Approval has been given today for public consultation to take place on proposed changes to Northumberland Fire and Rescue Service.
The Service has to save £500,000 in 2016/17, on top of the £1.5m already cut over the last two years, as a result of reductions in the council’s budget by central Government.
The cuts to the fire and rescue service were agreed by Council members as part of the overall Council budget in February 2015.
Northumberland County Council’s cabinet meeting gave the go-head to begin a 12-week period of consultation on the proposals; beginning on Monday 23 November 2015 and finishing on Monday, February 15.
Dave Ledger, chair of Northumberland Fire and Rescue Authority and deputy leader of Northumberland County Council, said: “Since 2010, when the Conservatives came to power, the fire and rescue service in Northumberland alone has had its budget cut by £3m, now we have to save a further half a million. This is not something we want to do, we simply have no choice.
“We know incidents have reduced significantly over the last ten years and thankfully people are safer than ever before. However we still have a responsibility to provide a service according to the risk and to work with residents and businesses to prevent fires from happening in the first place.
“We also need to be confident we can respond to any large scale incident or emergency; such as the floods, and dealing with road traffic collisions continues to be a large part of our emergency response service.
“These Government cuts are making this even harder to do. We simply cannot keep on cutting in this way. If anyone has any alternative suggestions as to how these savings can be made from the fire and rescue service we will welcome them as part of the consultation process.
“We have a legal duty to provide a service, but it is becoming more and more difficult to sustain, and that’s before we hear later this month how much more we will have to save in the Chancellor’s spending review.”
Alex Bennett, chief fire officer for Northumberland Fire and Rescue, said: “We know that people will be concerned about any proposals to change their fire and rescue service and that demonstrates the huge respect people have for the service and the contribution we make to communities.
“I would like to reassure people that the safety of the public and our firefighters is our number one priority.
“In developing these proposals we’ve carried out detailed analysis and used our professional expertise as firefighters. Should the proposed changes be approved we will continue to have 21 emergency response vehicles across the county, providing a county-wide response and, through the introduction of smaller fire appliances, in some areas we will be able to increase the cover we provide.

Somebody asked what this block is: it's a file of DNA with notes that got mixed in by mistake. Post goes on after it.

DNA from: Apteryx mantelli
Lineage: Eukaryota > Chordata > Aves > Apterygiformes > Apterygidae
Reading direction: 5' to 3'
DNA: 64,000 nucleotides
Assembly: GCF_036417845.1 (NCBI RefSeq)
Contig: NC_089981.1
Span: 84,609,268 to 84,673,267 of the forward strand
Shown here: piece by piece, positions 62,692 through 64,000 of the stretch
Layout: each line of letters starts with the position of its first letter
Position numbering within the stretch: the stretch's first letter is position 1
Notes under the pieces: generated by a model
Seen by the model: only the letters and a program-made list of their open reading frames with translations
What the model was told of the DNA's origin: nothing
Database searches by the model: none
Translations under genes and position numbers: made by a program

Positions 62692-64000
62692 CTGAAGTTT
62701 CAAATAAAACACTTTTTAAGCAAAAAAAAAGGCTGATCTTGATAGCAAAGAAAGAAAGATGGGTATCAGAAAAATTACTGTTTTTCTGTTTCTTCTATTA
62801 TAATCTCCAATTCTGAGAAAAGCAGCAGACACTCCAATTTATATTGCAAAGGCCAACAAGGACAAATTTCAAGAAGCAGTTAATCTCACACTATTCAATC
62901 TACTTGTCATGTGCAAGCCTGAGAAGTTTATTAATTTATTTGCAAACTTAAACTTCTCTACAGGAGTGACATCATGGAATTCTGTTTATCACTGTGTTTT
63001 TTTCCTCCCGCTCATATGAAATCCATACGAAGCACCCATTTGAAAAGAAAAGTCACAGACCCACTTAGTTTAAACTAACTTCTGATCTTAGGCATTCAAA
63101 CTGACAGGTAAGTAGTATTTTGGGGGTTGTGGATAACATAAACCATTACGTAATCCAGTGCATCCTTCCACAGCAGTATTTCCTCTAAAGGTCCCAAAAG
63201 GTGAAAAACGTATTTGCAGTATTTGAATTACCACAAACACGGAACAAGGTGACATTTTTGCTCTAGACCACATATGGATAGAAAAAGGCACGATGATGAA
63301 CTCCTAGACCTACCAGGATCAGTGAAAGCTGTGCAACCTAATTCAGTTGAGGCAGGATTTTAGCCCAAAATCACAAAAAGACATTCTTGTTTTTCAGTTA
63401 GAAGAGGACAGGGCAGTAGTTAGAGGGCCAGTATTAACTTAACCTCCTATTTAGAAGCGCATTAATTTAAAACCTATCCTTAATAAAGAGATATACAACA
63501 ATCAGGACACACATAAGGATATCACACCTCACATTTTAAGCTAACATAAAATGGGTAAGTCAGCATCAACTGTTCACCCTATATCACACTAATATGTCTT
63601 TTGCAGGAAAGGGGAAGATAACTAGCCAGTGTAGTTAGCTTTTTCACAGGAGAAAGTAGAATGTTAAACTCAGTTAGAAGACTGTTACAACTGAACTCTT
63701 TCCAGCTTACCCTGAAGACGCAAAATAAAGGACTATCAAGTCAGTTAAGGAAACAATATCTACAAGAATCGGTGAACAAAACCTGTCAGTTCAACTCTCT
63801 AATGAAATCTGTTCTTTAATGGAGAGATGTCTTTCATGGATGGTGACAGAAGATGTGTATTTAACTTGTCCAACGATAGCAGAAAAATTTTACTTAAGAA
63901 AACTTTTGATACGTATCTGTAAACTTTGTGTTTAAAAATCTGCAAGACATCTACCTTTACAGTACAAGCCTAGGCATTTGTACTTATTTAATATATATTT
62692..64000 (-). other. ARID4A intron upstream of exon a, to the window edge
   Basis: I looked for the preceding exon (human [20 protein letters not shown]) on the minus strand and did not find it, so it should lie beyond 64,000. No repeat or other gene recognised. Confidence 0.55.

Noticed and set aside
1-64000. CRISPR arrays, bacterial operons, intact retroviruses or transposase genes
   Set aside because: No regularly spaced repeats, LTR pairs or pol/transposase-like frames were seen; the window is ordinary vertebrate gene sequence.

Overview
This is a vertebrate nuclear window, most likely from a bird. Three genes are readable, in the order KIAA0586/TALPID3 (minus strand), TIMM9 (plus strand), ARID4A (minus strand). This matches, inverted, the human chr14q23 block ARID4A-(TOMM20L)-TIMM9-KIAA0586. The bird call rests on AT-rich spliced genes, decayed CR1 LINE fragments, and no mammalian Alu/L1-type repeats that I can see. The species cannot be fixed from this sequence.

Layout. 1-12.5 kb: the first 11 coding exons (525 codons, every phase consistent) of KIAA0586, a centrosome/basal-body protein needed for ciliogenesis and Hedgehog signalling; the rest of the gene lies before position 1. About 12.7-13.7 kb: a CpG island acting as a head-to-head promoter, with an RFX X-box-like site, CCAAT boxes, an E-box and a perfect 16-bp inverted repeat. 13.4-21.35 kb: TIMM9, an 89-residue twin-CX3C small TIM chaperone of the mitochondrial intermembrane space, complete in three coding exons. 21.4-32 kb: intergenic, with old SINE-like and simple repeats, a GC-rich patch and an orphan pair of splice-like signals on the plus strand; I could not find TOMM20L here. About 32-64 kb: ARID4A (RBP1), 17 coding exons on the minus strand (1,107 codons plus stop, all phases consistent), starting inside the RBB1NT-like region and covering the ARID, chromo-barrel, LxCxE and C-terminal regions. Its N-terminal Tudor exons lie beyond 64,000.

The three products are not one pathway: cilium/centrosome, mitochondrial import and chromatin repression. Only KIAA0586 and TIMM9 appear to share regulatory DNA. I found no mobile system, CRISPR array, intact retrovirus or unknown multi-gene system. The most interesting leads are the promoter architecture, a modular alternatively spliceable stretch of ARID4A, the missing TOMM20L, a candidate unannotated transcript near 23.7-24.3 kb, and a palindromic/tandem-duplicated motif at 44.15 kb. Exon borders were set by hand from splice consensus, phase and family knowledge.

“We have sought to make the required savings in a way which has the least impact on our communities. We have looked in detail at incidents our firefighters have attended and the risks; such as flooding and the east coast rail line, as well as the cover provided by our fire stations.
“We have also analysed the location of incidents - many of our incidents are around the main roads - and which firefighters and stations have attended them; this is to ensure there is effective cover across the whole of the county.
“We have already reduced our whole time firefighting resource, our management and back office function so the proposed changes are as a result of a review of our retained (on-call) firefighting service.
“As part of the consultation we will be holding public meetings where people can find out more about the proposals and ask questions. We will also be attending Area Committees in January. We welcome the opportunity to talk to people about the proposals and would encourage people to take part in the consultation. “
The areas being consulted on are:
Removing the retained (on-call) fire appliance from West Hartford Community Fire Station. The station will still have two fire appliances staffed round the clock. The retained fire appliance only attended 8.4% of incidents within the last five years. There is also cover from Pegswood Community Fire Station.
Replacing the second retained (on-call) fire appliance at Alnwick Community Fire Station and the retained (on-call) fire appliances at Ponteland, Seahouses and Wooler Community Fire Stations with smaller fire appliances. Alnwick will continue to have a retained (on-call) appliance as well as a smaller fire appliance. The smaller appliances can attend all of the incidents the larger traditional fire appliances can attend. With the introduction of flexible staffing arrangements the appliances could respond to certain incidents staffed by less than four firefighters; as a result it will increase the amount of times they are available and enhance the emergency response cover. The smaller appliances are also much more cost effective to lease and run than larger traditional fire appliances.
Closing Haydon Bridge Fire Station with cover to be provided by Hexham, Haltwhistle and Allendale Fire Stations. Over the last five years there were only 96 incidents in Haydon Bridge and over half (57%) of these incidents were small fires or false alarms. A third of incidents (33%) within the Haydon Bridge area were attended by surrounding stations.
More joint working with other Fire and Rescue Services and agencies to reduce costs.
There will be no changes to Pegswood, Hexham, Berwick, Amble, Belford, Bellingham, Haltwhistle, Prudhoe, Rothbury and Holy island.
Information about how people can take part in the consultation will be on Northumberland County Council’s website at www.northumberland.gov.uk from Monday, November 23.